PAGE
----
SINGAPORE: A welcome revival in travel and cargo demand helped Singapore Airlines Ltd (SIA) narrow losses in the second half of the fiscal year through March, though the high price of oil weighed on the carrier, its annual results showed.
The airline’s net loss in the October-March period was S$125mil (RM397mil), it said in a statement, compared with a loss of S$804mil (RM2.55bil) a year earlier. Sales more than doubled in the six-month period to S$4.79bil (RM15.2bil).
Shares in the airline tumbled as much as 2.8% yesterday morning, their biggest intraday decline since late February, as some analysts flagged inflation concerns based on the higher fuel costs.
Singapore started unravelling tight Covid-19 travel restrictions in September, allowing fully-vaccinated people from certain countries to enter without having to quarantine – a boost to the flag carrier, which had suffered record losses in the height of the pandemic.
With Singapore further loosening curbs in April, quarantine-free entry is available for inoculated travellers from anywhere.
“Key markets around the world have further eased travel restrictions, supporting a strong recovery in demand in air travel across all cabin classes,” the airline said.
“Forward sales, when measured as a percentage of the total number of seats available, in the next three months up to August 2022 are approaching pre-Covid-19 levels.”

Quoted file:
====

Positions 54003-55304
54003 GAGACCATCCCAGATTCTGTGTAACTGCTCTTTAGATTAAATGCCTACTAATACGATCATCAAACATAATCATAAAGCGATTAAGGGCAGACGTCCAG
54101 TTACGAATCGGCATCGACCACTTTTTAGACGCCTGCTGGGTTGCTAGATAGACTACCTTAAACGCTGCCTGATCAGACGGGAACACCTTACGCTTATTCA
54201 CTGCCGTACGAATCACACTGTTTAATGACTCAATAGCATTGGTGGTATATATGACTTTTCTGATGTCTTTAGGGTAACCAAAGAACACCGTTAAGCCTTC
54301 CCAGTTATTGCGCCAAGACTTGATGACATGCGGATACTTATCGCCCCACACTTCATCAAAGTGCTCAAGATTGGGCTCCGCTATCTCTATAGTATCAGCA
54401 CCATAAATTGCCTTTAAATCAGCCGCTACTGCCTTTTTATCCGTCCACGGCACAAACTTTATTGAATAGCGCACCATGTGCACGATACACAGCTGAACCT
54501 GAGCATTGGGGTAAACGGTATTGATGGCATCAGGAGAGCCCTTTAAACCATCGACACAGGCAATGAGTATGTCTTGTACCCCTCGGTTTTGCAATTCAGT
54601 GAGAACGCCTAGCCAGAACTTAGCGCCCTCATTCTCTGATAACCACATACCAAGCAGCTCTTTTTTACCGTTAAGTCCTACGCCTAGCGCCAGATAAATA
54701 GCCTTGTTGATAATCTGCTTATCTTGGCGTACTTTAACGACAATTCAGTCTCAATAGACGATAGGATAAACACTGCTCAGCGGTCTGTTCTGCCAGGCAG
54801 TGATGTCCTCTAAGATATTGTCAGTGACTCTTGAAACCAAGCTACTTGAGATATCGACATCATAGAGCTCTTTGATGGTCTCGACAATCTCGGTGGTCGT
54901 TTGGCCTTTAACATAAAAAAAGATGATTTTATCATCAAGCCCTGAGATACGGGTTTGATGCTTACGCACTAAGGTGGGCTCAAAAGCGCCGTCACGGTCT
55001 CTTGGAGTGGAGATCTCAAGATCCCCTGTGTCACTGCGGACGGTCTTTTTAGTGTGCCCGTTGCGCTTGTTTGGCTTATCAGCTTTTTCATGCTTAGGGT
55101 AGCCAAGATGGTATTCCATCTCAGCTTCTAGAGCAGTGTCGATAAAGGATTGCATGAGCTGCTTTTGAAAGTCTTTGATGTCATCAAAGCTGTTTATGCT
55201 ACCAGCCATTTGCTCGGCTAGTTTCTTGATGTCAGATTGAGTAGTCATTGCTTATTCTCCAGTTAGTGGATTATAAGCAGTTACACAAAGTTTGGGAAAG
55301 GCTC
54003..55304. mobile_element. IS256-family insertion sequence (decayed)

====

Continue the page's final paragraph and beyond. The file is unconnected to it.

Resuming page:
High fuel costs, the biggest expense for Asian carriers, are hitting the aviation industry just as it emerges from the ruins of the pandemic.
With supply squeezed by sanctions on Russia, Brent oil prices climbed to average about US$97 (RM427) a barrel in January-March.
SIA said its fuel costs more than doubled to S$1.38bil (RM4.38bil) in the six months through March as it operated more flights. It had a fuel hedging loss of S$167mil (RM530mil).
The carrier said in November that 30% of its fuel needs in the fiscal second half were hedged at an average Brent price of US$57 (RM251) a barrel.
The airline carried 2.68 million passengers in the second half, a jump from 710,000 in the previous six months. Yields, a measure of money earned from flying people per kilometre, dropped 22%. The company isn’t proposing a final dividend.
“Operations have improved quite substantially,” said Mohshin Aziz, director of the Pangolin Aviation Recovery Fund, which invests in aviation-related businesses. “People are going to take a holiday this summer. Things look promising, except for oil prices.” — Bloomberg